By Ashok Kumar
POLITICS is supposed to be a mission to serve the society. In Mahatma Gandhi'stime politicians were expected to lead even their family life with a great deal of transparency?but today, politics has come to mean business by other means. Politicians take it more as a profession. And the best and more successful are those who look after the self-interest better. And dynasticism is not confined merely to the political arena; it is very much evident in our corporate sector too?we have Birla, Tata, Ambani and others?who symbolise dynasticism.
Charity begins at home, but some politicians seem to have taken this adage a bit too far. So, when it comes to distribution of tickets, for almost every political leader worth his name, the family comes first.
That is why this election is pushing dynasticism to a new height and it is emerging as a national phenomenon. Dynasti-cism in this election is not confined merely to the Nehru-Gandhi family. If Rahul Gandhi has entered politics as the fourth generation of the Nehru-Gandhi family, then Omar Abdullah in Kashmir, Jyotiraditya Scindia in Madhya Pradesh and Om Prakash Chautala and Ranjit Singh in Haryana are throwing down the gauntlet to their adversaries on the political battlefield.
In Tamil Nadu, the son of DMK stalwart, M. Karunanidhi is trying his luck. And also Dayanidhi Maran, the son of the late Murasoli Maran, is also not behind in the electoral battle. In Karnataka, Kumar Bangarappa, son of S. Bangarappa is shooting its bolt to bear the palm. Also on the dynastic list are Bal Thackeray'sson Uddhav Thakre, and the Maharashtra CM Sushil Kumar Shinde'swife, who is also contesting the election. Also not to forget Navin Patnaik from Orissa.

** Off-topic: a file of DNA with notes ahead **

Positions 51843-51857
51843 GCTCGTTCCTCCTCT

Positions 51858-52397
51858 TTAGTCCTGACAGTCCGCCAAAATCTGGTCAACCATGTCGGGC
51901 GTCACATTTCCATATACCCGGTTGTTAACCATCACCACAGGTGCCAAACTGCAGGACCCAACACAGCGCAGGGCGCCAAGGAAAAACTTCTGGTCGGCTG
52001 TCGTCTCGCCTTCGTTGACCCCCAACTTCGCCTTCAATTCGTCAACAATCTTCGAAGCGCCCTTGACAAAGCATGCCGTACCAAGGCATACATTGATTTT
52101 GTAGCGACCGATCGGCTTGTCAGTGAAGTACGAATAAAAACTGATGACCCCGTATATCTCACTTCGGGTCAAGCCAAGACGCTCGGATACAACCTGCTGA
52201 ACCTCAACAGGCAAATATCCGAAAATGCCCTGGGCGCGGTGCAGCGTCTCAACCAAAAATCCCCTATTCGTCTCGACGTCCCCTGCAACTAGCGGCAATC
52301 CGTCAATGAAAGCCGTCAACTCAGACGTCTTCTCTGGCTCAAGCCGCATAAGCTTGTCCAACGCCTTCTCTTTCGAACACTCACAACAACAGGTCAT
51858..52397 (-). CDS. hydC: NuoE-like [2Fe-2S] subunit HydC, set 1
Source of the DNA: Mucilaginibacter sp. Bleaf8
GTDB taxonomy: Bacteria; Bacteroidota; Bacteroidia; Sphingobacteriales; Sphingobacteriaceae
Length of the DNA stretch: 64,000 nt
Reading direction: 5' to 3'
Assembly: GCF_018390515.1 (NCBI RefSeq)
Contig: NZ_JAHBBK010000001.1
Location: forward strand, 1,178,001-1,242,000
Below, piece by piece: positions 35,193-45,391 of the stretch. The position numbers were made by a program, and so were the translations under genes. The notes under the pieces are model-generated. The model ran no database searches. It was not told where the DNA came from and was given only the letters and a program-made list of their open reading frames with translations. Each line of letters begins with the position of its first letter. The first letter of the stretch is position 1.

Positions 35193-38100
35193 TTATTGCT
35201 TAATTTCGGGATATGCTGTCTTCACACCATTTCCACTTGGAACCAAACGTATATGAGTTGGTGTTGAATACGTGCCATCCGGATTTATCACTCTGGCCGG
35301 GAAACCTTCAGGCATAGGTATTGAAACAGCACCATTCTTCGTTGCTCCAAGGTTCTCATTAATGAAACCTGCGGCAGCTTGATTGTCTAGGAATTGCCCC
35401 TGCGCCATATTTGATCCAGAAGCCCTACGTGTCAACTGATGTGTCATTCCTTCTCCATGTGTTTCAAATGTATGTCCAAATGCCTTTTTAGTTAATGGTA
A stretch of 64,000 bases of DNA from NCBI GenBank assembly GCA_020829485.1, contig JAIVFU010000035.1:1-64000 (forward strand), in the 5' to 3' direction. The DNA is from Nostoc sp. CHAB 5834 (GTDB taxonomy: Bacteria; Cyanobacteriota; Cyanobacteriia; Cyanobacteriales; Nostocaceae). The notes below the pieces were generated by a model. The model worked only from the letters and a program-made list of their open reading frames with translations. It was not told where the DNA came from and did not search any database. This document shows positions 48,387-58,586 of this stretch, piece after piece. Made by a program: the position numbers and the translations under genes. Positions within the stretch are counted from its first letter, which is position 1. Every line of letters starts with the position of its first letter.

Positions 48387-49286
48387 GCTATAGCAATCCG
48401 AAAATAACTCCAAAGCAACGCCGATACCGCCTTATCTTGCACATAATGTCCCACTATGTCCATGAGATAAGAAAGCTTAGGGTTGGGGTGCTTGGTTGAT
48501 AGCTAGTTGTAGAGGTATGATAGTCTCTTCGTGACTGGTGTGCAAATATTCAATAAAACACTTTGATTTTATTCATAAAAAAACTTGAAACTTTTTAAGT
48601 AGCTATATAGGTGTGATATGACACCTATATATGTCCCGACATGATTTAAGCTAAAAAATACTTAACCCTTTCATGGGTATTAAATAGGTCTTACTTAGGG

While in south and west India, there is no dearth of dynastic candidates, north India also abounds in contestants having dynastic candidature. They are Sukhbir Singh Badal, son of Prakash Singh Badal, from Punjab; Mehbooba Mufti from Kashmir, daughter of Mufti Mohammad Sayeed; Omar Abdullah from Kashmir, son of Farooq Abdullah. In this regard, Rajasthan also does not lag behind. The prospective candidates are Sachin Pilot, son of the late Rajesh Pilot, Manvendra Singh, son of Jaswant Singh, and Dushyant Singh, son of Vasundhara Raje Scindia. In Delhi state Congress, the internal squabble over accommodating Chief Minister Sheila Dikshit'sson, Sandeep Dikshit in the Congress contestants list is no secret.
It is worthwhile to take a look at Uttar Pradesh vis-?-vis dynastic contestants. In the state, there are a few families, from where two or more than two family members are contesting the election from one party or another. Whether they be mother and son or brother and brother, whether they be brother and sister or father and son or nanad (sister-in-law) and bhabhi (sister-in-law), they all have started casting their spell on the local electorate.
The mother and son pair is that of Sonia and Rahul who are contesting from Rai Bareilly and Amethi respectively. Here it is to be noted that in the last election Sonia won from Amethi but in this election she vacated this seat for her son Rahul. Maneka Gandhi is contesting from Pilibhit constituency as BJP'scandidate. She has won this seat three times.